Maybe someone can shed some light on how this mix-up may have occurred.
I got an email two days ago from Netflix telling me my account had been canceled. I immediately got online to look at my account and called Customer Service, who told me that the credit card holder, claiming not to have known anything about the charges on the account, canceled it. Turns out that my friend Josef’s credit card has been paying for my Netflix for the past two months, and that my Netflix account and I by association have committed fraud against him.
Even if we had recalled being on one another’s computers, the process of switching credit card information doesn’t seem so easily accomplished. In order for his credit card information to get into my account, Josef, I (or someone else) must have updated the credit card information in my account specifically. I’m not sure how my being on his account could have changed anything on mine, so we’ll go ahead and dismiss that scenario. Besides, I know when I’m in my account–the first thing I do is check my queue to see what I have coming to me. Furthermore, Josef has had his account for a while and so have I, so two months ago, neither of us would have been piddling with our billing info.
Something else that happened makes me think the problem is Netflix, not one of us (certainly the more unnerving of possibilities). I don’t know much about how this error could have occurred as a website programming glitch of some sort, but Netflix is known to have a host of other errors. A couple of weeks ago, I got an email from Netflix saying that they had received my note in a returned DVD and instructed me to seek answers through the website; however, I never sent them a note. I’ve also heard from other people that they receive other people’s DVDs all the time, or theirs never arrive. Sure, there must be room for human error on Netflix’s end. But credit card information just appearing on someone else’s account and no one recalling entering information anywhere? That’s sketchy.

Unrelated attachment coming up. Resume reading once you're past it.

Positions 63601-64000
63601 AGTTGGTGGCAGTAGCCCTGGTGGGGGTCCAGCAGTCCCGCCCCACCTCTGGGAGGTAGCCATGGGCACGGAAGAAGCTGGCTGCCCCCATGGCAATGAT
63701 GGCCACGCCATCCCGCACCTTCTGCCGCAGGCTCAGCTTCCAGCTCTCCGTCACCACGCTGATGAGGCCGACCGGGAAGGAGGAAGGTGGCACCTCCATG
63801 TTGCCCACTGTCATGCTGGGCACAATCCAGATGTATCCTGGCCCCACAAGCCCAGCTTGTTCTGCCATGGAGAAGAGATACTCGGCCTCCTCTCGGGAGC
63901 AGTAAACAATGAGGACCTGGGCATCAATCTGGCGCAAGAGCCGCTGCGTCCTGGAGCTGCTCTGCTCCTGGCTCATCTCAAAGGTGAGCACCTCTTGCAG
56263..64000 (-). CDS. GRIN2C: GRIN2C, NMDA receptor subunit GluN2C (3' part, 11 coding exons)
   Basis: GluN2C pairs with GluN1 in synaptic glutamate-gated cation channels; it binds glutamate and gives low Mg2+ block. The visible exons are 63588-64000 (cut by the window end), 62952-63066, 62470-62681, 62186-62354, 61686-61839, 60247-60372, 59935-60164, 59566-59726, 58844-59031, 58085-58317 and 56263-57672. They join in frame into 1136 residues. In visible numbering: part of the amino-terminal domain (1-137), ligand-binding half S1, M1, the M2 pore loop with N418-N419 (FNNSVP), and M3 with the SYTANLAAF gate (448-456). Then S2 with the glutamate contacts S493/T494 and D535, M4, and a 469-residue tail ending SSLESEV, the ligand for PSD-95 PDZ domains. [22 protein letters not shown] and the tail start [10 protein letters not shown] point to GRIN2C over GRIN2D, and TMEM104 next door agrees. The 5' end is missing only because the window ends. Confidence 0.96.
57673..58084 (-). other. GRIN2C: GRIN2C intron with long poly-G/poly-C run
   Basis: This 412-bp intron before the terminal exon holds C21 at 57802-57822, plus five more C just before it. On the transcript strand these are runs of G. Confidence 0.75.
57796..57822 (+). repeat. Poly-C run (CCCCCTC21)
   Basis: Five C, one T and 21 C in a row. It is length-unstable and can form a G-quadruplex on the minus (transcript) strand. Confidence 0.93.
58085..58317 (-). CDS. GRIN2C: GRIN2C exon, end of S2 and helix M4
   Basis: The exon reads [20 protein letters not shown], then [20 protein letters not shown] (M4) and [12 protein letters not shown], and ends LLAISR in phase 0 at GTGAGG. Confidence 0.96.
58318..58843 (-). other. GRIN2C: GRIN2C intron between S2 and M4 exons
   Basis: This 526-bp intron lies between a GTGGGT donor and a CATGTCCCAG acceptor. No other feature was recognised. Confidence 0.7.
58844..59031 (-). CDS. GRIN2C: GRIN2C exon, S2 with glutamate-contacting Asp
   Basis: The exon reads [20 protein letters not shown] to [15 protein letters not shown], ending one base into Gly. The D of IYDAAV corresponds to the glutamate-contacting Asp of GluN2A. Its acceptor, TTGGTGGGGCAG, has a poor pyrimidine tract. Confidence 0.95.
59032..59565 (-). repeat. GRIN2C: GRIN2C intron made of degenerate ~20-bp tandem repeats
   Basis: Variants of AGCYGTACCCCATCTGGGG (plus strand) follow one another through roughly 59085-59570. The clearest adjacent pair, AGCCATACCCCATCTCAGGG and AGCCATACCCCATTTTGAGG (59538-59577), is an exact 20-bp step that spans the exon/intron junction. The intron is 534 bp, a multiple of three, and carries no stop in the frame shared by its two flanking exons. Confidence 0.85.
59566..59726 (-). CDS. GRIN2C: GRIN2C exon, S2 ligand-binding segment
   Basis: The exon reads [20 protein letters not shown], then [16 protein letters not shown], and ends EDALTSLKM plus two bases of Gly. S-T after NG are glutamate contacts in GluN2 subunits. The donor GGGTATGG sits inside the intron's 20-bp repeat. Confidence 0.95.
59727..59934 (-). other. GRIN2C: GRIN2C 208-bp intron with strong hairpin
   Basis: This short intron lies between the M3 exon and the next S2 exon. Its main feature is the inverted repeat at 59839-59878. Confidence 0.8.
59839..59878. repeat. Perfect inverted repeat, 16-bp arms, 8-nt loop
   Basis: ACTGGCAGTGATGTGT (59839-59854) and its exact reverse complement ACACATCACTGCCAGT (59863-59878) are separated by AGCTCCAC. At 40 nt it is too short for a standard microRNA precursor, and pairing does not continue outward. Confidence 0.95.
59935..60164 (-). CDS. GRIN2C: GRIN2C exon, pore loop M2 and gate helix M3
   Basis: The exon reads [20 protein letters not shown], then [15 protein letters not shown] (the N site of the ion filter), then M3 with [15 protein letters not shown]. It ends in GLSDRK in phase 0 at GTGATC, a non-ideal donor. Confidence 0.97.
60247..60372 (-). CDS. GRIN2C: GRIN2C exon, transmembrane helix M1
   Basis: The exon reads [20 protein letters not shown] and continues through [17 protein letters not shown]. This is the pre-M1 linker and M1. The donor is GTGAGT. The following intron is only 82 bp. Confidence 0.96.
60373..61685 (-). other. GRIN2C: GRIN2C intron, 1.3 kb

Well, hopefully tomorrow they won’t send out the police to arrest me for fraud. (Not that people actually get arrested for fraud that often. I’m sure it happens, but one time a guy on King St. in Charleston tried to buy a computer with my debit card, the number for which he must have gotten from any of the many stores and restaurants I frequented. Luckily, the computer company required my approval since the ship-to name and address was different than the billing information. The card company said there was nothing I could really do by way of charging the kid who stole my card number. I even had his name: Kenneth something or another. It’s been several years.)
Josef told me he asked the Netflix people to tell him whose account he was paying for. They couldn’t release that classified information. I asked him what he would have thought if they had actually told him it was me. He said, “I would have called you!” and I said, “I thought you’d say, Seth! You can’t marry this girl! She’s a dirty thief!”
I don’t think I’ll be browsing Netflix on other people’s computers anytime soon. And I’ll be sure always to remember to sign out of my account, even on my computer (which, come to think of it, I’ve already failed to do).
By the way, Netflix has already made another error. Instead of crediting Josef’s card for the two months he paid, they’ve instead credited my credit card. Hmmm…..
I guess for those really into fraud, this setup could be a good thing.